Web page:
Finding a Support System, Deciding on Treatment for Hearing Loss

Both Britt and Megan did a lot of research after finding out their girls’ diagnosis. They also happened to join the same Facebook group for parents of children with CMV. 

“We quickly realized that the girls had a lot of similarities,” said Megan. “It was overwhelming and scary but so nice to have a mom who has a really similar experience and similar struggles.”

Later, the families reconnected through Ohio Valley Voices, a school that specializes in teaching children who are deaf or hard of hearing to speak. They also both received support at Cincinnati Children’s. 

Lori Garland, AuD, entered the picture and became like our fairy godmother,” said Megan. “She really changed the game for us. In that moment as a first-time mom and now a mother of a child with hearing loss, it was so helpful to have someone who was like our tour guide, leading us. She helped streamline the process and was there [for us] to vent, cry, or ask questions.”

After both families were referred to Cincinnati Children’s, they were presented with options and resources for how to approach their daughters’ hearing loss. Basically, they could either manage the deafness and learn sign language or try to use technology. Each family ultimately chose what would be best for them and their lifestyles. 

Brooklyn’s family opted to use technology only, meaning they had her fitted for hearing aids at first and then went through surgery to get cochlear implants by 22 months of age. 

“It felt like a really huge decision at the time,” said Megan. “It felt like a really personal decision for her that we were making as her parents, and I wanted so badly to ask her what she wanted.”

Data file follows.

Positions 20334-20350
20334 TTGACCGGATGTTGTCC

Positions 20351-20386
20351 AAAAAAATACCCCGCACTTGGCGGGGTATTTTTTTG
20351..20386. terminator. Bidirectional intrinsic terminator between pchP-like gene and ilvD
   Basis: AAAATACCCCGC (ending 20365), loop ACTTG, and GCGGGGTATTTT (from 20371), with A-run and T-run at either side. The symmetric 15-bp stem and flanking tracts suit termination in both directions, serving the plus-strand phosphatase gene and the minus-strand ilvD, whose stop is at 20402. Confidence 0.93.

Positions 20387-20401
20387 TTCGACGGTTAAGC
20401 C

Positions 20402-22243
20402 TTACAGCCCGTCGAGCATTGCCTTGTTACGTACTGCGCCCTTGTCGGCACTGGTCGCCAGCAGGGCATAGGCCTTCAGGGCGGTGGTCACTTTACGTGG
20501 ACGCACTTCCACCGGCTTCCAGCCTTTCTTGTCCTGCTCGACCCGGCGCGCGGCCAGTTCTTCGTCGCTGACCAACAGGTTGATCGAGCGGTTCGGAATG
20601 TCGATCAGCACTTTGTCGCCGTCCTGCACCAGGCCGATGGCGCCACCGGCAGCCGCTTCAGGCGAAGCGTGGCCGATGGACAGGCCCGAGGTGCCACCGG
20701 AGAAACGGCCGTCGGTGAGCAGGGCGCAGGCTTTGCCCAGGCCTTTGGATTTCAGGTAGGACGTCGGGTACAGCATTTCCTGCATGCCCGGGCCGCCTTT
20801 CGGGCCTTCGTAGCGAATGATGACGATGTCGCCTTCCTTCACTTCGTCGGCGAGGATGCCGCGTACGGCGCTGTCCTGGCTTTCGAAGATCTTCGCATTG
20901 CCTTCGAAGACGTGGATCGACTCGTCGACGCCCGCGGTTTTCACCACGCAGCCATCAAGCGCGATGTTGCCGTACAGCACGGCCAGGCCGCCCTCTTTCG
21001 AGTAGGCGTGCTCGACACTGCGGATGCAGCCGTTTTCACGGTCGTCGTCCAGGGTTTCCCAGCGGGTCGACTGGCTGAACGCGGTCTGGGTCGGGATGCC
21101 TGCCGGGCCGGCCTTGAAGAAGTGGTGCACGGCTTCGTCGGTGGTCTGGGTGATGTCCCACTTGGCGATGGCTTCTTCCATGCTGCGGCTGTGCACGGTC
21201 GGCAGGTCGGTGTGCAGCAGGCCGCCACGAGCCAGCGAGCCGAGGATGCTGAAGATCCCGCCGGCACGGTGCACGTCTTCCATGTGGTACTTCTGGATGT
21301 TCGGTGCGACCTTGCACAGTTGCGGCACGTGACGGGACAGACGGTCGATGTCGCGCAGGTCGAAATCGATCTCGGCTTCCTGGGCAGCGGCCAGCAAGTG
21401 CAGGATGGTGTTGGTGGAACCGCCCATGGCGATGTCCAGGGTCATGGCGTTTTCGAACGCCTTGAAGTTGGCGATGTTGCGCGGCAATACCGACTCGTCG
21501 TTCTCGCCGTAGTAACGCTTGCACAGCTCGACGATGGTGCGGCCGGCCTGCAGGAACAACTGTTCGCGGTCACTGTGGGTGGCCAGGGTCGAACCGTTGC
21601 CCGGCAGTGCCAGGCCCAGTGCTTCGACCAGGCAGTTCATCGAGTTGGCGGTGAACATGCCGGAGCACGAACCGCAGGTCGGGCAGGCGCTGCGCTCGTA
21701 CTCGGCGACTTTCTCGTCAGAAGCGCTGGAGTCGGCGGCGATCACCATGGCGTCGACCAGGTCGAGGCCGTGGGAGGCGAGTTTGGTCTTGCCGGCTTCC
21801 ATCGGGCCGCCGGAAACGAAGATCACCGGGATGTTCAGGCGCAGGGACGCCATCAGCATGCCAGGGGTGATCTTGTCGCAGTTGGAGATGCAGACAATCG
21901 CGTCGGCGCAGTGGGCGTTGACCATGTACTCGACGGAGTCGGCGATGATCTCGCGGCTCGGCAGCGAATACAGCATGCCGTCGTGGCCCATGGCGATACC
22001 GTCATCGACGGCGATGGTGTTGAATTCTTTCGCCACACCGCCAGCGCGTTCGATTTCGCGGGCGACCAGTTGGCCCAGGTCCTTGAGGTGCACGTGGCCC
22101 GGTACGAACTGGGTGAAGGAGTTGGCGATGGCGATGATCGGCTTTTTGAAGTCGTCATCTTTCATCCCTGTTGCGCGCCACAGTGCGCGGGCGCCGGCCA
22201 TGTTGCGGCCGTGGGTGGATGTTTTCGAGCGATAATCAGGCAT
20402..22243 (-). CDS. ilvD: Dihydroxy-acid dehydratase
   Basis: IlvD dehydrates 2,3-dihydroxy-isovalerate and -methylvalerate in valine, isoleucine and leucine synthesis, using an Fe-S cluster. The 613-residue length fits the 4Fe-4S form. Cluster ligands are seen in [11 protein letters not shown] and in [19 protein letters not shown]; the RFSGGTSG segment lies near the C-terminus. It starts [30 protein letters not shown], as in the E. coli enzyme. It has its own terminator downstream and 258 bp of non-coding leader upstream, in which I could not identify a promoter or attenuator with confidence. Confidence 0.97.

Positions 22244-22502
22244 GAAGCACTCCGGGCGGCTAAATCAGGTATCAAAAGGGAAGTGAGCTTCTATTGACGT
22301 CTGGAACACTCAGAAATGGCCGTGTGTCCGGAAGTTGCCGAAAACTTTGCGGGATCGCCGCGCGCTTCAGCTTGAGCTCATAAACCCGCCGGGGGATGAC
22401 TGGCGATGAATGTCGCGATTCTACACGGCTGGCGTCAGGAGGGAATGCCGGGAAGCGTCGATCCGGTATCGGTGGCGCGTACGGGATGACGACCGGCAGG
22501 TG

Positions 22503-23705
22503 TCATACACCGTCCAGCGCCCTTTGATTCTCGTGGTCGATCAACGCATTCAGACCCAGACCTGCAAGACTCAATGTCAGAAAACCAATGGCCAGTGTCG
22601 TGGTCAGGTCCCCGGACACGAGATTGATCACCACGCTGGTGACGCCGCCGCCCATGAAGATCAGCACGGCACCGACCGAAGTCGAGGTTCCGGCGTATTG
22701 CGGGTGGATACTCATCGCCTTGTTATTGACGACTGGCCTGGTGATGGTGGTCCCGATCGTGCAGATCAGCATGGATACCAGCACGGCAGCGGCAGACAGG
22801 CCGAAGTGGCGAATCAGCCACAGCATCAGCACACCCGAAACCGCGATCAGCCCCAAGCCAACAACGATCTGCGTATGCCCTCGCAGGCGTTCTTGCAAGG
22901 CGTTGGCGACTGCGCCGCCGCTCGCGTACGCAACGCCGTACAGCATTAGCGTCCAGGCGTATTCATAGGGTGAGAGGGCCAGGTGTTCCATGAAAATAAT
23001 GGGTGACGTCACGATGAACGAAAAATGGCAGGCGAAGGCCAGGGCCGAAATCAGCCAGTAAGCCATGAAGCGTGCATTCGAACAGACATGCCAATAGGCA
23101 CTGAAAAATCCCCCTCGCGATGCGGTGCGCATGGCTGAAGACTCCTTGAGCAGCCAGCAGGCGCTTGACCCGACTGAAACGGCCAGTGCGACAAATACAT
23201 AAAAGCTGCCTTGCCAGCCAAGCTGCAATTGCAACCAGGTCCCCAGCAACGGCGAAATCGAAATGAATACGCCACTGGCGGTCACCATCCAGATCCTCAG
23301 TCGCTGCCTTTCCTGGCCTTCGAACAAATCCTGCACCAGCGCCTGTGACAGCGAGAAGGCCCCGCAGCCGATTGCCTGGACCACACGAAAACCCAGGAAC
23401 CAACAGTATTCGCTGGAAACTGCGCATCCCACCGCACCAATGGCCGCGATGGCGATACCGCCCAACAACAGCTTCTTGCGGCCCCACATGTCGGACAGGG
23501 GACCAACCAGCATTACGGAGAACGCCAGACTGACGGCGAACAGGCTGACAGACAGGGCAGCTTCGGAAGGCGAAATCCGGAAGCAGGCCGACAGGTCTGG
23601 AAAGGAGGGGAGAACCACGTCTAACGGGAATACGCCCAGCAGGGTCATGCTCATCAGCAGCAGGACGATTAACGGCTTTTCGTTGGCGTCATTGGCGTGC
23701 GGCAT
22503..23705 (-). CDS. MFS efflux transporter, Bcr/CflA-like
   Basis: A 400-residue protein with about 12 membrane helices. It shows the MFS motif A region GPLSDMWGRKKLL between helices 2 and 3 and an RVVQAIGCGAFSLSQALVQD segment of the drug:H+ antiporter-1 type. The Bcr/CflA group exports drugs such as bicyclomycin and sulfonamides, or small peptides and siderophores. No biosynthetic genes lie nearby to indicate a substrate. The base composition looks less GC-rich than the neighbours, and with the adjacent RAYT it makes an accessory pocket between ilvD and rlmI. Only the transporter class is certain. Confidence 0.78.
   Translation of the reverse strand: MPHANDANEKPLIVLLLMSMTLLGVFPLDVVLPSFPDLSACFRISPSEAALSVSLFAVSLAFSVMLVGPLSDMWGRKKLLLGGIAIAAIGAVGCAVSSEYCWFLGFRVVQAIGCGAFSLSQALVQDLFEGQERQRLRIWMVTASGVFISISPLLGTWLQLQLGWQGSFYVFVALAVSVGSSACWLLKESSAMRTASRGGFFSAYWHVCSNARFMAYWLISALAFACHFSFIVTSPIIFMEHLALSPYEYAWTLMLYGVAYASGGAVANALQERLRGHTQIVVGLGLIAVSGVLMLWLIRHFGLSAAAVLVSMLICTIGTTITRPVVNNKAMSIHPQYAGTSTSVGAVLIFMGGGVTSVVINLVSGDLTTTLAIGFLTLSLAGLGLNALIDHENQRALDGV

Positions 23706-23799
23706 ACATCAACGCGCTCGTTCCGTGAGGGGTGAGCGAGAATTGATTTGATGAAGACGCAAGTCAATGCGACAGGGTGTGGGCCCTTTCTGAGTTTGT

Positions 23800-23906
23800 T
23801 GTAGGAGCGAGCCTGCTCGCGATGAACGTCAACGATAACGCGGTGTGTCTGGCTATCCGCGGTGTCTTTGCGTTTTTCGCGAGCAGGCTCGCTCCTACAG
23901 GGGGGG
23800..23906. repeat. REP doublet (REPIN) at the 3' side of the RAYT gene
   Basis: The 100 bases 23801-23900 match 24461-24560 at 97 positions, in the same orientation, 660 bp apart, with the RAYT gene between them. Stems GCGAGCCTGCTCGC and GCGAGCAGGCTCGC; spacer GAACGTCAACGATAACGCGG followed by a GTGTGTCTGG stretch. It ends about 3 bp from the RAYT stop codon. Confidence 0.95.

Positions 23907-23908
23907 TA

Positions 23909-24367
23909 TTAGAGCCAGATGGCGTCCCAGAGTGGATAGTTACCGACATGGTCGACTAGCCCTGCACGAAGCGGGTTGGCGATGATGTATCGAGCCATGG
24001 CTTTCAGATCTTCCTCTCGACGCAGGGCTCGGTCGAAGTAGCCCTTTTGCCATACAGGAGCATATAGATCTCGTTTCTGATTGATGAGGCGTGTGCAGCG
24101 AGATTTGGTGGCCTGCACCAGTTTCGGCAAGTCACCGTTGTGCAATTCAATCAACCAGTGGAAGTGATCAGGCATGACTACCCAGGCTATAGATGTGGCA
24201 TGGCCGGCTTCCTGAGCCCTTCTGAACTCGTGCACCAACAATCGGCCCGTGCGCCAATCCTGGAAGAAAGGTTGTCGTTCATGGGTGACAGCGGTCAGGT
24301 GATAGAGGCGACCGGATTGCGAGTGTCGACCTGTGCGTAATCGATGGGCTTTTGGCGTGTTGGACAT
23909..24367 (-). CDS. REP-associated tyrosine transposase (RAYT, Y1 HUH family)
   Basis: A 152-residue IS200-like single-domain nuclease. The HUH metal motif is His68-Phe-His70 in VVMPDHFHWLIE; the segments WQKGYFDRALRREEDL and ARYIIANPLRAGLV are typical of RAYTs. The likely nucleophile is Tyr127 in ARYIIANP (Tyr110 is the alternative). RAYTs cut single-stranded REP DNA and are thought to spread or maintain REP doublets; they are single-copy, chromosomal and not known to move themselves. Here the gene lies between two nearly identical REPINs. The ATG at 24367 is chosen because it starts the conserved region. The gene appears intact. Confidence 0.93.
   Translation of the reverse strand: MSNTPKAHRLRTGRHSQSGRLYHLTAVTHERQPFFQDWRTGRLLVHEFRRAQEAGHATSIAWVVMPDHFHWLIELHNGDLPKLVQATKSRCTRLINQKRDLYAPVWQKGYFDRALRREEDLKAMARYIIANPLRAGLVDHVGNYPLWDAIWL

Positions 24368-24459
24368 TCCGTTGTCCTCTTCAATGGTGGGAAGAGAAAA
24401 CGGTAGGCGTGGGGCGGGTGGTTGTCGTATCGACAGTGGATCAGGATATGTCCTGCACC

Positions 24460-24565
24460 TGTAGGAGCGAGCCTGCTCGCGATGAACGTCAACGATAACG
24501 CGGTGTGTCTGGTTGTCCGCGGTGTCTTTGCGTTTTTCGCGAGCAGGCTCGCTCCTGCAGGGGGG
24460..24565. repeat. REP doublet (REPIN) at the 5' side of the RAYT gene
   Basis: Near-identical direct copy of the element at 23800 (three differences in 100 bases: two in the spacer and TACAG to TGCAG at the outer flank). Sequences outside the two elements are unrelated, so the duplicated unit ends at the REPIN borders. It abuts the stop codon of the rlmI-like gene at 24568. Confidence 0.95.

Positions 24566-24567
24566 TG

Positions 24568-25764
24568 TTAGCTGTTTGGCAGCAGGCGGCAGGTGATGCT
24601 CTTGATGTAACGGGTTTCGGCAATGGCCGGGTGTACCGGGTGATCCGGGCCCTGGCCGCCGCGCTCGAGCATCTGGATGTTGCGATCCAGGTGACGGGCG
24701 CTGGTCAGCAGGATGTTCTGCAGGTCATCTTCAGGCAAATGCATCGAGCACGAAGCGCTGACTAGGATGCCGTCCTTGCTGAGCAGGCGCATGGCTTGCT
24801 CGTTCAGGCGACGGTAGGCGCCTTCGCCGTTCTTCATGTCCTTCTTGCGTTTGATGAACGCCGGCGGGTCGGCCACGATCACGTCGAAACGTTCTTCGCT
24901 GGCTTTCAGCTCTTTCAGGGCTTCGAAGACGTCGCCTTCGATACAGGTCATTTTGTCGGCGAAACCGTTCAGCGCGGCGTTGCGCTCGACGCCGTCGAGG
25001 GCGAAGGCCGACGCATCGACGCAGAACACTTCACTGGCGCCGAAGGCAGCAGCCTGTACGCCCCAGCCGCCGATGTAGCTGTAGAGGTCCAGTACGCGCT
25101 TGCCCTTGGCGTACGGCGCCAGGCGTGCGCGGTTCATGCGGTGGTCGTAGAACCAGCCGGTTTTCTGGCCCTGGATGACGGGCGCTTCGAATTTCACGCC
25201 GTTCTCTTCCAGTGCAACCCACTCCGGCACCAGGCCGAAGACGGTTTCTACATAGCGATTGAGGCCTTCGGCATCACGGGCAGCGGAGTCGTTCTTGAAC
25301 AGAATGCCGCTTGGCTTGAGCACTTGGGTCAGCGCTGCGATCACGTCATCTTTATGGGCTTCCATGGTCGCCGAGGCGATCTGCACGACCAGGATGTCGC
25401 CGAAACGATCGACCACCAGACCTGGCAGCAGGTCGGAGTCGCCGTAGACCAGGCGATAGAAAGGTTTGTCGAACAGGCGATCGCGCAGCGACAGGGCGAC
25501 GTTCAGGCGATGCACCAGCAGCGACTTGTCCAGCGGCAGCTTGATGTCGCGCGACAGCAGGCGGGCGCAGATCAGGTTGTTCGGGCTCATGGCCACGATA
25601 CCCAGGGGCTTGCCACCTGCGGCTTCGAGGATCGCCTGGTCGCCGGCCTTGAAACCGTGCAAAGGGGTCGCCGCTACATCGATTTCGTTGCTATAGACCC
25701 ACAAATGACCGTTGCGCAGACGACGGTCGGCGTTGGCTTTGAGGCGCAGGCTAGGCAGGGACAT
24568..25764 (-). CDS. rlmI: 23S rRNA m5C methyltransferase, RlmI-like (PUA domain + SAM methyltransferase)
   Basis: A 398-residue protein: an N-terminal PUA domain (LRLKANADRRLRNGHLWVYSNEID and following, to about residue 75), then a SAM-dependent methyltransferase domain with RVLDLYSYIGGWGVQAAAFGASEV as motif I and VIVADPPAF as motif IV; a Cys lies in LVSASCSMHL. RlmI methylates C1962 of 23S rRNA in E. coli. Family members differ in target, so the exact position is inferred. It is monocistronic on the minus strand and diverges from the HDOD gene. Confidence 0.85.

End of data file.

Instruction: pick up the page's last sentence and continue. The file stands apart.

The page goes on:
They also enrolled Brooklyn at Ohio Valley Voices to start speech therapy.   

Pia’s family decided on a hybrid treatment approach. They opted to get Pia cochlear implants and teach her sign language. The family toured Saint Rita School for the Deaf and Ohio Valley Voices. They started going to deaf community events and taking classes in American Sign Language.

“I remember being 16 and doing everything opposite of what my mom said,” explained Britt. “So, my fear has always been that when she turned 16, she would say, ‘Mom, I’m no longer going to wear implants. I’m going to be deaf with a capital D.’ So, we sign, which is super fun.”

Getting Cochlear Implants

With cochlear implants, the first step is to get fitted for hearing aids, which is part of the process for confirming eligibility for cochlear implant surgery. A cochlear implant is a hearing device with two parts—one that’s surgically implanted on the inside of the ear and another that’s worn on the outside of the ear. These parts work together to provide sound to those with severe hearing loss who wouldn’t benefit from using a hearing aid.

Neither Brooklyn nor Pia could hear using a hearing aid. So, they each received the cochlear implant surgery. The entire surgery lasts about eight hours, with patients going home that same day. Then, in a few weeks, they return to have the device activated.